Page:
Rom 3:9 What then? Are we any better off? No, not at all; for we have already charged that all, both Jews and Greeks, are under the power of sin, 3:10 as it is written: "There is no one who is righteous, not even one; 3:11 there is no one who has understanding, there is no one who seeks God. 3:12 All have turned aside, together they have become worthless; there is no one who shows kindness, there is not even one." 3:13 "Their throats are opened graves; they use their tongues to deceive." "The venom of vipers is under their lips." 3:14 "Their mouths are full of cursing and bitterness." 3:15 "Their feet are swift to shed blood; 3:16 ruin and misery are in their paths, 3:17 and the way of peace they have not known." 3:18 "There is no fear of God before their eyes." 3:19 Now we know that whatever the law says, it speaks to those who are under the law, so that every mouth may be silenced, and the whole world may be held accountable to God. 3:20 For "no human being will be justified in his sight" by deeds prescribed by the law, for through the law comes the knowledge of sin.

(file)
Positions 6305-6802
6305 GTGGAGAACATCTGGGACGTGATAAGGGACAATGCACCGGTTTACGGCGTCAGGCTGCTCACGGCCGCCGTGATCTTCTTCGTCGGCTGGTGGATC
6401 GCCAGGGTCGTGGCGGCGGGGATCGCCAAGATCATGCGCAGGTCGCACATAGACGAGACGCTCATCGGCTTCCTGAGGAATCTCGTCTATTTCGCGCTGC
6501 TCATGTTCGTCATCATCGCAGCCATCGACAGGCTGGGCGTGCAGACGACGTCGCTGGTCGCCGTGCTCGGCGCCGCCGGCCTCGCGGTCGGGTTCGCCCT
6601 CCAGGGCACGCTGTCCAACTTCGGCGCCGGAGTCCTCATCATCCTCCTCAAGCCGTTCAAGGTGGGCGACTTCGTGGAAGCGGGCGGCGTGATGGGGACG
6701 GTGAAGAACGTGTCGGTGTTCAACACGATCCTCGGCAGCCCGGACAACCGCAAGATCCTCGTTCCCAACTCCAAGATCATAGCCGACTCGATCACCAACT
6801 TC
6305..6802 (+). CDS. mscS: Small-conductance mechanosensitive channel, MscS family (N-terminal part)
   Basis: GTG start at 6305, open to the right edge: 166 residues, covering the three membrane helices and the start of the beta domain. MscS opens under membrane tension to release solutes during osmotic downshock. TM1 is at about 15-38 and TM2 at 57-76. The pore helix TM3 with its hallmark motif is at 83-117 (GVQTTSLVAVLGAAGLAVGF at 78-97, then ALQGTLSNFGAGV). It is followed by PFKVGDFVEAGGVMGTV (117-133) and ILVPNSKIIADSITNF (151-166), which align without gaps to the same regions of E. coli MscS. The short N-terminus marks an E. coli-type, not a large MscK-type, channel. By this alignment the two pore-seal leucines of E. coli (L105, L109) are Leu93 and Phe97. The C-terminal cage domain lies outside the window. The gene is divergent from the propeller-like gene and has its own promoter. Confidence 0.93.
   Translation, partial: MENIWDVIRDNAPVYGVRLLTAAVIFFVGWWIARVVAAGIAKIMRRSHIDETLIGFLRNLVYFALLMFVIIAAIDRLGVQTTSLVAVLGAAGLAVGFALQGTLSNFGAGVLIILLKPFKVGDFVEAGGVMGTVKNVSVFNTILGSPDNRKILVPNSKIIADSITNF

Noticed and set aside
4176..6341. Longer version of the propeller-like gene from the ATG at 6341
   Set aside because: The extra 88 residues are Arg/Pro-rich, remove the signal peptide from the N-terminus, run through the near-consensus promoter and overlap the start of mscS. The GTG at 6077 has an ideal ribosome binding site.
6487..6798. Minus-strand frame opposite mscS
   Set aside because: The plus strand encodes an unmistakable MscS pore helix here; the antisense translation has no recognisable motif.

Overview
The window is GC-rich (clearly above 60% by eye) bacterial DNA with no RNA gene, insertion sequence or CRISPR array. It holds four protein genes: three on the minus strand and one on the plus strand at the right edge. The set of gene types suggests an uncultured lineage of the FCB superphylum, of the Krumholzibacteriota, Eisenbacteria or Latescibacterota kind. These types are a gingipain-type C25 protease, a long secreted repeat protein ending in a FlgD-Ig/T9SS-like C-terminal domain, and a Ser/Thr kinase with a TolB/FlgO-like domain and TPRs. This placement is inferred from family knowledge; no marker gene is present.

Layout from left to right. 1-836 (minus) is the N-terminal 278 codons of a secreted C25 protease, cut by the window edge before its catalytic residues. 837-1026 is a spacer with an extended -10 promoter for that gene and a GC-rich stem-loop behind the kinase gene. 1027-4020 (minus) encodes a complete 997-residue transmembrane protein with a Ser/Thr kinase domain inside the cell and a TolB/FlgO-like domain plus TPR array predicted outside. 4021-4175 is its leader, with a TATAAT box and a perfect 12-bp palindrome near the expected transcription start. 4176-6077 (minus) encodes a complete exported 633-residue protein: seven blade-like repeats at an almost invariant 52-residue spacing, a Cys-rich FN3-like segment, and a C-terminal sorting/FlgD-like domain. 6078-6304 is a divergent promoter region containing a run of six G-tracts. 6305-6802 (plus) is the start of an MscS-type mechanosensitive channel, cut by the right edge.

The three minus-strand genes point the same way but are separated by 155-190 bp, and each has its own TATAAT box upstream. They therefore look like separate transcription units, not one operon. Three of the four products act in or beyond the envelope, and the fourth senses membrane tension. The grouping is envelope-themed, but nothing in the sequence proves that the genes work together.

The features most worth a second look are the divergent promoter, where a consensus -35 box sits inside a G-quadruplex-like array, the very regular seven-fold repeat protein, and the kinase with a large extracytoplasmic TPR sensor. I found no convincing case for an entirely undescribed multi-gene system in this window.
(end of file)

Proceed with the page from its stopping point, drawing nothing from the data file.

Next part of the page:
This indictment is based on Psalm 13:1-3 (LXX) where Paul selectively modifies the text:

The fool said in his heart, “There is no God.” They caused corruption and were abominable in their practices; there is no one practicing kindness; there is not even one. The Lord peered down from the sky on the sons of men to see if there was any who had understanding or who sought after God. All turned away, as well they became useless; there is no one practicing kindness; there is not even one.”